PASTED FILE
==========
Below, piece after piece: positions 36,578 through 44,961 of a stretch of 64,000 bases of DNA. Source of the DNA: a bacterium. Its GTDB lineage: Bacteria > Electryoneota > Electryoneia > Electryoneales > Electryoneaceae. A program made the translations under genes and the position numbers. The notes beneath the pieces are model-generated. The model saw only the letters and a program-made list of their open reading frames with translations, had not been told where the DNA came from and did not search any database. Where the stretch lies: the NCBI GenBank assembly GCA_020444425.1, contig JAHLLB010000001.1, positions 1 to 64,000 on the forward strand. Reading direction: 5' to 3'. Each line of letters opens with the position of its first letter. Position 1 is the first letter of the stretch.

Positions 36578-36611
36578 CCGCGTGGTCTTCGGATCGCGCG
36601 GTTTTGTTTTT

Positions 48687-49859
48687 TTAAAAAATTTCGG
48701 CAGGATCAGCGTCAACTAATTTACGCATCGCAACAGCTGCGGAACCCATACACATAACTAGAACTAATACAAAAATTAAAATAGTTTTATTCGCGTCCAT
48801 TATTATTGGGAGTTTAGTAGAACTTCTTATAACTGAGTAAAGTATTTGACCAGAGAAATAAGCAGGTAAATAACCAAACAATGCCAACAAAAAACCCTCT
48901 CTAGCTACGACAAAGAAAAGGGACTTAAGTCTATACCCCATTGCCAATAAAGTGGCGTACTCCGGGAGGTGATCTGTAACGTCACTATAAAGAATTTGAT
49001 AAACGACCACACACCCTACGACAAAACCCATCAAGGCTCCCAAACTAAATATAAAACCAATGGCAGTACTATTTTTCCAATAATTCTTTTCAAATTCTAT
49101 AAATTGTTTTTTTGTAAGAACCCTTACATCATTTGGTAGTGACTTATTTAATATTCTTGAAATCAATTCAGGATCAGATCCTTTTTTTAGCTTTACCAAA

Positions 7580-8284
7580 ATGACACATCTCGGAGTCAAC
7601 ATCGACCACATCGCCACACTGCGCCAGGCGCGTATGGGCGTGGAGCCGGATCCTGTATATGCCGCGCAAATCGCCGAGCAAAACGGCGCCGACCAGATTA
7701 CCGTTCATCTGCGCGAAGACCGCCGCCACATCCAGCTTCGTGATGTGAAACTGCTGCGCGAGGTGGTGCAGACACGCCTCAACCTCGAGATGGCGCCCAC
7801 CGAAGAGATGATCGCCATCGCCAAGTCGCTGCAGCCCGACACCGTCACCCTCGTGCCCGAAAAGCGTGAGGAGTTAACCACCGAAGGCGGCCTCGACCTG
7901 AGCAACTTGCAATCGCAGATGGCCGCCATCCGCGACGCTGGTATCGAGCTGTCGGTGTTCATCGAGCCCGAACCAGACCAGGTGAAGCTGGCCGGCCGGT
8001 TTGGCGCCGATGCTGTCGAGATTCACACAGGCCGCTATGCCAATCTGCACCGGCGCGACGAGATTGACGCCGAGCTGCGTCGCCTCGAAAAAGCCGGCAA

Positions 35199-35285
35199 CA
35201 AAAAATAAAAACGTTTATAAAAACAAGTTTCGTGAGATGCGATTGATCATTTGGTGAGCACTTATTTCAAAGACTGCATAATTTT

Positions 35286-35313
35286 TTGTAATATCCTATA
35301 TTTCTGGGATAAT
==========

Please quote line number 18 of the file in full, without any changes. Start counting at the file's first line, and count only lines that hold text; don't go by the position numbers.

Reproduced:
8001 TTGGCGCCGATGCTGTCGAGATTCACACAGGCCGCTATGCCAATCTGCACCGGCGCGACGAGATTGACGCCGAGCTGCGTCGCCTCGAAAAAGCCGGCAA